Celerio Interior 2

Despite measuring larger than the outgoing model, the new Celerio does not exude space on the inside. It feels more cramped at both the front and the rear despite the thin door cards that are meant to liberate cabin space. In addition, the front seats are not large enough to accommodate both the driver and co-passenger comfortably. The unnatural window switch placement also requires getting used to, adding to the complexities of owning the car. Hence, we would once again prefer the old cabin over the new one.

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Maruti Suzuki Celerio: Powertrain and Performance

Celerio Powertrain

For 2022, the Maruti Suzuki Celerio comes powered by the updated 1.0-litre K10C petrol engine producing 66bhp and 89Nm torque. This unit comes mated to either a 5-speed manual or 5-speed AMT transmission. Compared to the outgoing K10B engine, the new model is down on power (1 bhp) and torque (1 Nm). The BSVI compliant engine is now provided with Idle Start/Stop function which helps enhance the fuel efficiency figures. During our run in the city, the car comfortably returned up to 16 kmpl with the AMT gearbox.

The old Celerio was the first to introduce AMT in the country. While the system came with its caveats, it did add some flexibility and comfort into the lives of its owners. In its latest iteration, the new Magneti Marelli powertrain has received significant upgrades from the previous models. While it is not perfect, the shift quality has improved significantly. There is still a significant lag when shifting gears which can catch a new driver off guard, but when driving with a light foot, it can work well giving you the best in terms of shifts and performance. In addition, the hill-hold assist helps AMT models from rolling back on inclined surfaces, a problem that often-caught previous Celerio AMT owners off-guard.

Celerio 2

While the overall gearbox has improved, what feels like a step backwards are the gear ratios. The vehicle tends to stick in lower gears until the red-line and then shifting abruptly skipping gears. This constant up and down shifts at speeds less than 50 kmph produces a head nod effect, which takes away from the overall drive quality. Excluding this, the Celerio is a decent car from the driver’s seat. The seat is positioned high up giving a good view of what’s ahead.  The suspension set-up is a bit soft to aid comfort, but the lack of insulation does not aid the in-cabin experience. One place where we felt the old Celerio was better than the new one was in terms of handling. The steering of the old model, felt more weighted and direct in comparison, instilling more confidence. The new light steering wheel from the WagonR feels lacking in both feel and feedback hampering the enthusiastic drive that one enjoyed previously.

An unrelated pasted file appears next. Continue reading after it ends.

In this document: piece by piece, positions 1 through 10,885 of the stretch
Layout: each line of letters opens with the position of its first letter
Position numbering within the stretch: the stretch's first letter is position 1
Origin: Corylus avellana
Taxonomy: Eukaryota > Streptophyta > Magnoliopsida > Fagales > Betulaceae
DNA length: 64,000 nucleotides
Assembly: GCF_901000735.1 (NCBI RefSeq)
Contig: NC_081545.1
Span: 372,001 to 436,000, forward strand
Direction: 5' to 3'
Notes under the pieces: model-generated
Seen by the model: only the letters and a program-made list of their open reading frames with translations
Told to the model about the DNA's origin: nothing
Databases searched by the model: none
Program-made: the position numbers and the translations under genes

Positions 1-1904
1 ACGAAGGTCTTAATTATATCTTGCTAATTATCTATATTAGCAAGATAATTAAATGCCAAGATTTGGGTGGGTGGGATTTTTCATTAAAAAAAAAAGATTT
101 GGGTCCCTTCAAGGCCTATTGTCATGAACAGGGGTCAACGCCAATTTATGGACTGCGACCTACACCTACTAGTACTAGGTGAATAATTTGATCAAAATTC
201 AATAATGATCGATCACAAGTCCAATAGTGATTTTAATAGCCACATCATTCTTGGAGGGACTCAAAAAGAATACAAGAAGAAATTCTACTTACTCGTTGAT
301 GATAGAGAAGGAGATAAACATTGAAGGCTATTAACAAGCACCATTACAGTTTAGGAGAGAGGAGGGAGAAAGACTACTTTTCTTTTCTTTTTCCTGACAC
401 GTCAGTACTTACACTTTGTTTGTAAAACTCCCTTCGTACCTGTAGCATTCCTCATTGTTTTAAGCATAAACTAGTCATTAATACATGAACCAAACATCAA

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Maruti Suzuki Celerio: Verdict

Celerio 3

So, coming back to the previous question, where does the new Celerio fit in Maruti Suzuki’s budget line-up? Well nowhere. While it does do certain things better than other budget Maruti models like the Alto K10 and the WagonR, it does lack in feel (interior and exterior) in comparison to the old Celerio. So, for almost Rs 5.25 lakh (ex-showroom) for the base variant, the new Celerio does not feel value-for-money like other budget Maruti Suzuki models. Hence, we would suggest you look at models like the Alto K10 VXI+ or the S-Presso VXI+ at this price point.

Maruti Suzuki Alto K10
Starting at ₹ 3,99,000
EMI Starting at ₹ 5,597
Get the deal
Maruti Suzuki Celerio
Starting at ₹ 5,36,500
EMI Starting at ₹ 7,526
Get the deal
Maruti Suzuki WagonR
Starting at ₹ 5,54,500
EMI Starting at ₹ 7,778
Get the deal